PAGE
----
This is an exciting time for me. Everyone is busy, working to build BAD TIMING into a powerful film that presents the Zambian people and culture to the world.

My Creative Peak Period

Sometime in January just before the start of the semester, I decided to visit my friend Theresa Mulomba in Michigan. Theresa is one of my friends with one or two things in common, she was an actress in Zambia before coming to the United States, she loves the movie industry, and she dreams of making it in the film industry. She also writes very good poems. I went to visit her so that we could spend some time sharing our ambitious dreams, and I should admit I greatly got motivated and gathered more confidence just before I approached Cyndi.

Last week, I decided to go back to Theresa in Michigan to get away from my computer because everytime I enter my bedroom, the first thing I see is the computer, and I just can't stop working. I just wanted to go and dream again, nothing to do with the film project. Though I wanted a break, I carried two books, The Prayer of Jabez and $30 Film School. One of the reasons I had to go and dream is that between 20th June and 20th July, I try hard every year to develop a new idea. My late son Jabbes Jr. was born on 20th June while I was born on 20th July, and I always try to create something memorable during the time between our birthdays. I call this period in between as my peak period.

I was just about to take breakfast when Cyndi called and told me that we had been accepted to the Sundance Independent Producers Conference. This means we would get a chance to rub shoulders with great names in the movie industry in the United States. Cyndi's phone call just messed my appetite, I felt so excited that I thought "Man shall not live on bread alone." Immediately, I realized that the heights that BAD TIMING may attain requires us to get ready for a follow-up next year. Since I was in the dreaming zone, I did not have any difficulties in thinking of the next production. Am glad Cyndi liked the idea of our second movie, either PERFECT BRIDE or AN ANGEL FOR THE WEDDING DRESS.

My peak period looks promising, coming from Theresa's place, Monday I had an opportunity to talk to some of the people close to my heart. I talked to my Queen (Mum), my Sweetheart (Judy my daughter), my beloved kid Sister Gladys, then my kid friend Patricia Mulomba (Patricia just made me feel so good and appreciated). Judy wished me early "Happy Father's Day" before anyone else. What more with a blessing from the General Secretary of the Council of Churches in Zambia Rev Japhet Ndhlovu who emailed me yesterday? Rev Ndhlovu is probably the most influential spiritual leaders in Zambia today. I felt so good when I got an email from him. As if this is not enough, Cyndi gave me very exciting news today, and I just felt like on top of the world.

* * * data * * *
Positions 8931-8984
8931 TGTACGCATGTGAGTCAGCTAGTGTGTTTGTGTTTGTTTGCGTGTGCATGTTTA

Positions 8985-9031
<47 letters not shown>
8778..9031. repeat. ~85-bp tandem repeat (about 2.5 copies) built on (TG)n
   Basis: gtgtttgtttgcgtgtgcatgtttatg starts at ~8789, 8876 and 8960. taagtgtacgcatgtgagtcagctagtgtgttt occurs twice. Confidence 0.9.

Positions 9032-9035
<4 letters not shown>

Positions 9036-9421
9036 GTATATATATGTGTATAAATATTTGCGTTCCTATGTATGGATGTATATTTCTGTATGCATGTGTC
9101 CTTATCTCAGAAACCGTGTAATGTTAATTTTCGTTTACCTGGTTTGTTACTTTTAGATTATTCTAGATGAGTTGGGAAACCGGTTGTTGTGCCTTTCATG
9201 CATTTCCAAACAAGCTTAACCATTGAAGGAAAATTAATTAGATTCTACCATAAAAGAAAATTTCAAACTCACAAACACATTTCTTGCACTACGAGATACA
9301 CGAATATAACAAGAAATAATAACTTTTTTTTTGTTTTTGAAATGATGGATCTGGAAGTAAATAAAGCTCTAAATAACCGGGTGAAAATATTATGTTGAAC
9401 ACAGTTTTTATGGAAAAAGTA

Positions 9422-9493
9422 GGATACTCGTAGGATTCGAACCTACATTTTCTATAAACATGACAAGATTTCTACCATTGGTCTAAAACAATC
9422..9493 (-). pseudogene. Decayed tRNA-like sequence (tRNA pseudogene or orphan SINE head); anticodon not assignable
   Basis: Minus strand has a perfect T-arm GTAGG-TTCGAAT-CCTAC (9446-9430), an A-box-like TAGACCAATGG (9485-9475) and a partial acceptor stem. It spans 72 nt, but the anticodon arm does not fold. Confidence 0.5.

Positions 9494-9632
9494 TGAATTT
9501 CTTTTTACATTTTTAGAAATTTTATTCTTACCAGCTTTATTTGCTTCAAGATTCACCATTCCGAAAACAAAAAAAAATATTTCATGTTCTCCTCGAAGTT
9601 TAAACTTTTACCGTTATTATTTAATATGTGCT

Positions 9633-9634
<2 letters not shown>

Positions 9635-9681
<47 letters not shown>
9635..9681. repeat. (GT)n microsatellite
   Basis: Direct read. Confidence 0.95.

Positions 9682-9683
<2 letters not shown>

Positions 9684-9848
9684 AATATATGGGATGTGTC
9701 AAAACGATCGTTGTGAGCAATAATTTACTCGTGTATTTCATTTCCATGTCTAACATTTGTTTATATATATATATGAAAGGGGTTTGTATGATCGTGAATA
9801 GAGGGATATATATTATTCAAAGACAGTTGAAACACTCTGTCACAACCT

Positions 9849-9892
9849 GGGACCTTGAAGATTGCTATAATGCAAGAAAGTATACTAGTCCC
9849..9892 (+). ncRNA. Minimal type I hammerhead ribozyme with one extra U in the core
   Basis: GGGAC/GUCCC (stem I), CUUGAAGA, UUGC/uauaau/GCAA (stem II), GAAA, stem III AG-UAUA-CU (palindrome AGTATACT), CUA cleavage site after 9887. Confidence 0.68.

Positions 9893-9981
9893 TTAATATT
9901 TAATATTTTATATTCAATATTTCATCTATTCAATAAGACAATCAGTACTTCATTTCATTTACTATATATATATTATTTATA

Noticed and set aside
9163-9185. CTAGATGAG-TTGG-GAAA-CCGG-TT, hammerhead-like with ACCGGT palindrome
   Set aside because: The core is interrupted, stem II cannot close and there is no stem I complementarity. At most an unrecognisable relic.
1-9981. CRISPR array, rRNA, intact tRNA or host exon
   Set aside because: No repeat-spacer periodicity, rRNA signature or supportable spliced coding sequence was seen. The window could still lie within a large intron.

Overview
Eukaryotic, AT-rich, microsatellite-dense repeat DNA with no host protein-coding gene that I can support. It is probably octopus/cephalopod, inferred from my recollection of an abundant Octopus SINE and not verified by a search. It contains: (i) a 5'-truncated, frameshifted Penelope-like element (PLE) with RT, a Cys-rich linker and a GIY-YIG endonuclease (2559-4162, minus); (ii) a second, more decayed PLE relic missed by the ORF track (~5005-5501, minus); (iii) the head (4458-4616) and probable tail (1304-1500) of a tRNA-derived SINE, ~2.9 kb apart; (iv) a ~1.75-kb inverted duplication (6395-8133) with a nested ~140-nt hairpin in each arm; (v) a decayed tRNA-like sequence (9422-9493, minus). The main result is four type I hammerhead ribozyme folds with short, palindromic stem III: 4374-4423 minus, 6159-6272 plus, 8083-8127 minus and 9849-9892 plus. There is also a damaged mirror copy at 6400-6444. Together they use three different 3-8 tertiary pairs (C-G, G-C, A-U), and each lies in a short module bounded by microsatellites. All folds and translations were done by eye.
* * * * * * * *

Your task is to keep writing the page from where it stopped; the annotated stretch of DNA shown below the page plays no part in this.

In all this, I thank God that he made it possible for me to meet Cyndi Greening, put two crazy people together, then expect an EXPLOSION of energy, activity and creativity.

June 13, 2006


June 12, 2006

Producer's Dilemna

The last few days, I've been marveling at how challenging it can be to produce a film. It’s a long and complicated process to be sure.

It all starts so innocently. Jabbes came to me right after the 2006 Sundance Film Festival and asked me to Exec Produce his film. I asked him what that meant. “If you could just get a couple of 3CCD cameras, I can return to Zambia this summer and shoot the first feature film in my country. I’m working from a play by a famous Zambian playwright.”

Thinking it will be awfully hard to do it by himself, I say, “Maybe I could come with you and help out. Maybe Jeanette (the other faculty member) would come, too. And, maybe a couple of students.” I think this is a good solution. Christy Beckman reminds me that Innovative Project Grants are due soon. So I decide to write a grant that allows me to take four students and two faculty members to Zambia to help Jabbes make his film.

Why four students and two faculty members? There is a limit to how much you can ask for, so I decide to figure out what I could get for that top amount. Four and two. Not a large crew but better than just handing him two cameras and sending him alone. I start to get supportive emails from citizens in Zambia. We hear the film projects have been presented to the Vice President of the nation.

So, then, I decide it would be better if we had a bit bigger crew. More hands for better lighting, more hands for better sound management. On top of that, it would make the documentary even better to have more students in Zambia. It would create more points of conflict and more drama.

Then, opportunities for education appear. The University of Lusaka and the Evelyn Hone Technical College might like to partner with Mesa Community College to create an ongoing educational exchange. More money, more flights. More interesting documentary footage, more connection.

So, that’s what I think of producing. Whatever you get in terms of money, actors, educators and equipment, you always find that you need and want more. That’s the producing game. More, more, more, more, more.

June 11, 2006

Sundance Producers Conference